Beware the IDES of DTAC – A “heads-up” for all developers of MedTech Apps

Anyone involved in the development of Medical Apps needs to be aware that from March this year NHSx have introduced the Digital Technology Assessment Criteria (DTAC) for health and social care which is intended to provide staff, patients and citizens confidence that the digital health tools they use or purchase meet clinical safety, data protection, technical security, interoperability and usability and accessibility standards.

DTAC will form the new national baseline criteria for procurement of digital health technologies by the NHS and social care. It is designed to be used by suppliers to build technology and healthcare organisations to build and to buy technologies that meet NHS minimum baseline standards.

The intention is to ensure that Innovators build their applications to meet proportionate and tangible criteria and the purchasers have the assurance that the products they select are safe and well built.

Apps will be assessed against 5 core areas:

Clinical safety to ensure that baseline clinical safety measures are in place and that organisations undertake clinical risk management activities to manage this risk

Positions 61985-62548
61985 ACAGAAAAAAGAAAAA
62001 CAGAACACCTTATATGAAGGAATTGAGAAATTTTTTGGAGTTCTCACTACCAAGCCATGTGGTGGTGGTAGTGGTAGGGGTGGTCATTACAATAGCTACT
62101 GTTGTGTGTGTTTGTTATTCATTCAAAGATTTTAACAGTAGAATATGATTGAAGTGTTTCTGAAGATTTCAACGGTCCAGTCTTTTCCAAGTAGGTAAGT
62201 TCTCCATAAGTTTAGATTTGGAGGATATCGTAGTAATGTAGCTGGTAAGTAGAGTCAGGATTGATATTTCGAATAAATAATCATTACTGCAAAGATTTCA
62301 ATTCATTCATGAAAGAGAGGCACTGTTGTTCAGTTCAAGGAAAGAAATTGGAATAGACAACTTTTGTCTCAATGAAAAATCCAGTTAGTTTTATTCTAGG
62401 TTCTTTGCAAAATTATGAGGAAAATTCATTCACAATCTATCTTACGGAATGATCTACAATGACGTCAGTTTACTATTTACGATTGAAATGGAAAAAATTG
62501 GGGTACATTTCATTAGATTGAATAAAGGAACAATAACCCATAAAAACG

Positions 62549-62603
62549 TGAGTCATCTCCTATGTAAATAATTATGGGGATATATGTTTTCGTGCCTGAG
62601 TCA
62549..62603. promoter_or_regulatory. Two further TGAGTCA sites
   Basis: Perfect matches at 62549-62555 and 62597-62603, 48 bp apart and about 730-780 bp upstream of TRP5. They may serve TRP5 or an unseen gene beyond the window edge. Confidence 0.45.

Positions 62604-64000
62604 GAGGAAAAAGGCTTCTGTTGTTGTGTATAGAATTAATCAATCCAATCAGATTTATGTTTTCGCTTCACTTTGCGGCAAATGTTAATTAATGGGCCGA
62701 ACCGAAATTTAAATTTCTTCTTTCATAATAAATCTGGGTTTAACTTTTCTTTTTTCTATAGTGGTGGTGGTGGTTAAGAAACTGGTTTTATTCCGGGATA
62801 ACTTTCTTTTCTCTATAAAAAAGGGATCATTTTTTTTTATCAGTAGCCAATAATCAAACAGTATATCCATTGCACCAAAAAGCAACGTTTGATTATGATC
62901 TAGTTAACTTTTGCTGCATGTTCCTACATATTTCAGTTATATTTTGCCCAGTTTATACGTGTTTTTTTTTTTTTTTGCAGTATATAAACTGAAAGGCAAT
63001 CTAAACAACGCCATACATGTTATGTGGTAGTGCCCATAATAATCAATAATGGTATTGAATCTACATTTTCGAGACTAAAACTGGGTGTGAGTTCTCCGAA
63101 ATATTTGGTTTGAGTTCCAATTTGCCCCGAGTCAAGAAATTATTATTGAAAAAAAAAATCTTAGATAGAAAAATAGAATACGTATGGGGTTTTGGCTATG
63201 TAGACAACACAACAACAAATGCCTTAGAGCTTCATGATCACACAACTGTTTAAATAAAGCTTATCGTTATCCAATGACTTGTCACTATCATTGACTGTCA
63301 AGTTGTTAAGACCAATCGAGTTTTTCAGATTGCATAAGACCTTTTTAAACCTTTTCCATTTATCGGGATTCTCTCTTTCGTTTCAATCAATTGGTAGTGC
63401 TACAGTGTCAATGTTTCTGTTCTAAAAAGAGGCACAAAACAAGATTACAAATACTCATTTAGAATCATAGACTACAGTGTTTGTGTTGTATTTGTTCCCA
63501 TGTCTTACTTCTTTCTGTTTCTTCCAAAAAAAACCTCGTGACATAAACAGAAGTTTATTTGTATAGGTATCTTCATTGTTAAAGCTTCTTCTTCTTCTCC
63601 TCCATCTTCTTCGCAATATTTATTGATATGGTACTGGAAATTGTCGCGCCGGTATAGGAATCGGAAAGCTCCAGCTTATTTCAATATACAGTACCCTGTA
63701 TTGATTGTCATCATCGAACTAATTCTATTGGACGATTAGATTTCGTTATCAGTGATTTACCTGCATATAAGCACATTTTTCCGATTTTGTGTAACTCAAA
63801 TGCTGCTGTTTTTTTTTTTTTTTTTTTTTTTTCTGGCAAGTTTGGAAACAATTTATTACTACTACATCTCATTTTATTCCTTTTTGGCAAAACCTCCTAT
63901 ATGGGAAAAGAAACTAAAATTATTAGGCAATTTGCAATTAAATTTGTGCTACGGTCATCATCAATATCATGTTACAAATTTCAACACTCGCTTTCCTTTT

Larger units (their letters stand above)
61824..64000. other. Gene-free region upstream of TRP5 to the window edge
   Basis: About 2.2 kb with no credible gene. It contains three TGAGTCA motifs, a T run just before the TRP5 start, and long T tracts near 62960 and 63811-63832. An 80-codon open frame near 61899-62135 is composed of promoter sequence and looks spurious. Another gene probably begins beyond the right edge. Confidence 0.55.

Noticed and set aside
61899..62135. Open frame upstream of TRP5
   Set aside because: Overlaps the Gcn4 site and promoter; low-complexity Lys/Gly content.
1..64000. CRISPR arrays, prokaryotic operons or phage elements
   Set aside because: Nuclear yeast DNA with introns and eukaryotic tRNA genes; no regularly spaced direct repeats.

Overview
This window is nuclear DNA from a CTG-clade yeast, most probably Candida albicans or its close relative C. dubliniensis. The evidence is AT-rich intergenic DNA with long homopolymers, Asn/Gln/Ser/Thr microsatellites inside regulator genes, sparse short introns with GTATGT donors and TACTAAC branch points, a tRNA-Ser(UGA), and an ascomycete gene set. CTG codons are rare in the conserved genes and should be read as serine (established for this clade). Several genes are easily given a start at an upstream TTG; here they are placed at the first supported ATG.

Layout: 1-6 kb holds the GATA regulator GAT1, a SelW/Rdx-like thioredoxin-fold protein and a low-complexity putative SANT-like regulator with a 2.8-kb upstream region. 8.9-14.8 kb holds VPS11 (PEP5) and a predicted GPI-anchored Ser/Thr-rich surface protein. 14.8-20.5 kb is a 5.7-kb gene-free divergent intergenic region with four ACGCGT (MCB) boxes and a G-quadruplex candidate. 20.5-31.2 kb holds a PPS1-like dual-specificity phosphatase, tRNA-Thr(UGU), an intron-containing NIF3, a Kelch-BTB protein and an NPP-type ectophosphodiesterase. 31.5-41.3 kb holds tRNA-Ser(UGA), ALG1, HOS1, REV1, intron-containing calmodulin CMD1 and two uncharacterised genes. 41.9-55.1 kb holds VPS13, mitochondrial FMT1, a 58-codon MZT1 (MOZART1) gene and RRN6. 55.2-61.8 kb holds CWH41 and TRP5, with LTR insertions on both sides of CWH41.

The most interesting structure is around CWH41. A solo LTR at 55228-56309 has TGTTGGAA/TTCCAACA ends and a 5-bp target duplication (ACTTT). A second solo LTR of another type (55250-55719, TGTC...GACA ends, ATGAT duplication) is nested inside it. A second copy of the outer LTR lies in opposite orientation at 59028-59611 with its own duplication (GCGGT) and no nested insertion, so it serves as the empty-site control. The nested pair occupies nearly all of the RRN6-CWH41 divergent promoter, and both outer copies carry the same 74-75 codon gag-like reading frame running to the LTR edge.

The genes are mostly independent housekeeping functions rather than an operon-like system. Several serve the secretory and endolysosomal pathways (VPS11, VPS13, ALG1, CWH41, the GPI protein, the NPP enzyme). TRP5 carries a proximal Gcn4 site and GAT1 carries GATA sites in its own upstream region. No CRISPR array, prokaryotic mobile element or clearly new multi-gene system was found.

Data protection: to ensure that data protection and privacy is ‘by design’ and the rights of individuals are protected

Technical assurance: to ensure that products are secure and stable.

Interoperability: to ensure that data is communicated accurately and quickly whilst staying safe and secure.

Usability and accessibility: to ensure that products are allocated a conformity rating having been benchmarked against good practice and the NHS service standard.

The arrival of DTAC signals a move away from the branded NHS Apps Library and instead will highlight apps on condition specific pages of that are available to all so that appropriate apps and products are visible in the right places for procurement organisations and citizens.

Accreditation through DTAC, whilst not mandatory YET, NHSx have said they will keep this under consideration and it is already being used by some Trusts and systems to procure video consultation products in secondary care and these Trusts have indicated their chosen suppliers must be DTAC assessed if they are to qualify for the national funding available to support embedding and spreading of video consultations in secondary care settings. This is likely to become the norm for selection of all products in the future

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